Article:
And so @maxiesmom, you know that you can ask any and every question right here on Connect. The only question that is reserved for you, is should I or shouldn't I? We are here for you.

May you be free of suffering and the causes of suffering.
Chris

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@colleenyoung

Hi @maxiesmom, at 78 years old, I think weighing the pros and cons of surgery is very wise. To connect you with others, I moved your message to this existing discussion called "Shoulder Replacement Surgery: Range of motion?" in the Joint Replacements group. Click VIEW & REPLY and you can read how members @jakedduck1 and @jfsherley were also considering this surgery and the experiences of @steeldove and @edithmiller, who decided to do the surgery.

Maxiesmom, I'm glad to hear that you're exercising the healing broken shoulder. It's so important to do that whether you will have surgery or not. Do you go to physiotherapy?

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Hi Colleen, I've had PT coming to my home for several weeks but insurance now wants me to go to a center, costs them less! I'm a widow and use a walker that is too heavy to lift into my car with my bad shoulder. My sister can usually help out but now her sciatica requires her to use a walker too. Such is life, one day at a time!

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@artscaping

Good morning @maxiesmom, I was in this transplant neighborhood and saw your "should I or shouldn't I" post. I went through that process of deciding a few years ago after a fall down the mountain. So I decided to jump in and share our support on Connect.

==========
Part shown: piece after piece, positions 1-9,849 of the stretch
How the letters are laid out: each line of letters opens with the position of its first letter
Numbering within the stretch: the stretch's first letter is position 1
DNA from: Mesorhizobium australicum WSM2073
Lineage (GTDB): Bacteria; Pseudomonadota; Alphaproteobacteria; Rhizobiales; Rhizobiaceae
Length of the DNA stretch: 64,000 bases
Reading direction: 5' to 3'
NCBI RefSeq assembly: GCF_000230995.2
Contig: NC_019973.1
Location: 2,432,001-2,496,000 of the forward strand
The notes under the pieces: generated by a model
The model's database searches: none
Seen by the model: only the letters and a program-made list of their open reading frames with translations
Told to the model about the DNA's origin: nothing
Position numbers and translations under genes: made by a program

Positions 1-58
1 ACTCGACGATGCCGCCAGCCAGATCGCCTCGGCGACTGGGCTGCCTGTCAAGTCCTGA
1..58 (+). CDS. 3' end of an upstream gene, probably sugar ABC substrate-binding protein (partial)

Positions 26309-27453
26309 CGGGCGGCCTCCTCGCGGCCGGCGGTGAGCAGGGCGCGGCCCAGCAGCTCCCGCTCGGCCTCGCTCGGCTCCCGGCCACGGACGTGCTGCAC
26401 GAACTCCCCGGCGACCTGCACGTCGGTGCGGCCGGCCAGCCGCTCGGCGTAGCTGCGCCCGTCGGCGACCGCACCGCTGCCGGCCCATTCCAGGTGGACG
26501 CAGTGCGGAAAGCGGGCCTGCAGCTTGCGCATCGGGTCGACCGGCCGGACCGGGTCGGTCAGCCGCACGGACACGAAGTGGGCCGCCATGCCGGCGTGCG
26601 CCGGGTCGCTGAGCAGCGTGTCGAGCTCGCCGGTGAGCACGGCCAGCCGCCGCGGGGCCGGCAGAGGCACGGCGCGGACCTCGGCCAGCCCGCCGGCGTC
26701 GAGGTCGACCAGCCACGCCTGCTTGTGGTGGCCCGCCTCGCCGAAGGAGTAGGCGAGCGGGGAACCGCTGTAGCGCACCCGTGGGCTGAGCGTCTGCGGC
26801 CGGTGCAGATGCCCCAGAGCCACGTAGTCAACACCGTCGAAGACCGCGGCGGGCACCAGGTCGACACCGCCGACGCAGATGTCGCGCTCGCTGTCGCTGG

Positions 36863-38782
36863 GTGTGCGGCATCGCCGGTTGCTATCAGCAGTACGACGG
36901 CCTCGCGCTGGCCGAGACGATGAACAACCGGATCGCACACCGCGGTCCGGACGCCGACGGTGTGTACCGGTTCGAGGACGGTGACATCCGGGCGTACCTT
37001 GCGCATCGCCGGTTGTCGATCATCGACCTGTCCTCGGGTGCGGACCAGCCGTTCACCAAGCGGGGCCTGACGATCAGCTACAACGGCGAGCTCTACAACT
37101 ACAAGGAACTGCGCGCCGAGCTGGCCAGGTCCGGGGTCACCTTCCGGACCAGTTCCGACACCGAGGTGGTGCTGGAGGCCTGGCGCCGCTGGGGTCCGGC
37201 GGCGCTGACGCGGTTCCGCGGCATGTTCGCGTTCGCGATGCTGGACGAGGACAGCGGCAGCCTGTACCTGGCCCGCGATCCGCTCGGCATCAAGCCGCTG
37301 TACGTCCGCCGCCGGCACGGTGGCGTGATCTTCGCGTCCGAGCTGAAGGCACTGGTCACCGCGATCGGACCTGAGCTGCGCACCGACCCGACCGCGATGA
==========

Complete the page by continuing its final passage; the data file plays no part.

At the time of the fall, there were 3 fractures in the elbow and a dislocated shoulder. The elbow healed rather quickly or so I thought. The shoulder appeared to be more of an issue. The first repair surgery failed because, as the surgeon said, "you've got the Grand Canyon of holes in there". The incision healed and the shoulder kept the arm immoveable. Surgery #2 was a cadaver attempt to block the hole. No luck. Finally, the pain level kept climbing and I agreed to a replacement.

Where are you in terms of repair and rebuilding? You mention that your strength and movement are limited now. Your surgeon couldn't be specific about the outcome. So that sounds like it is up to you.

I hung in there because I owned a business as a sole proprietor and had to be there, or so I thought. And then the pain began knocking on my door again to join limited movement and strength.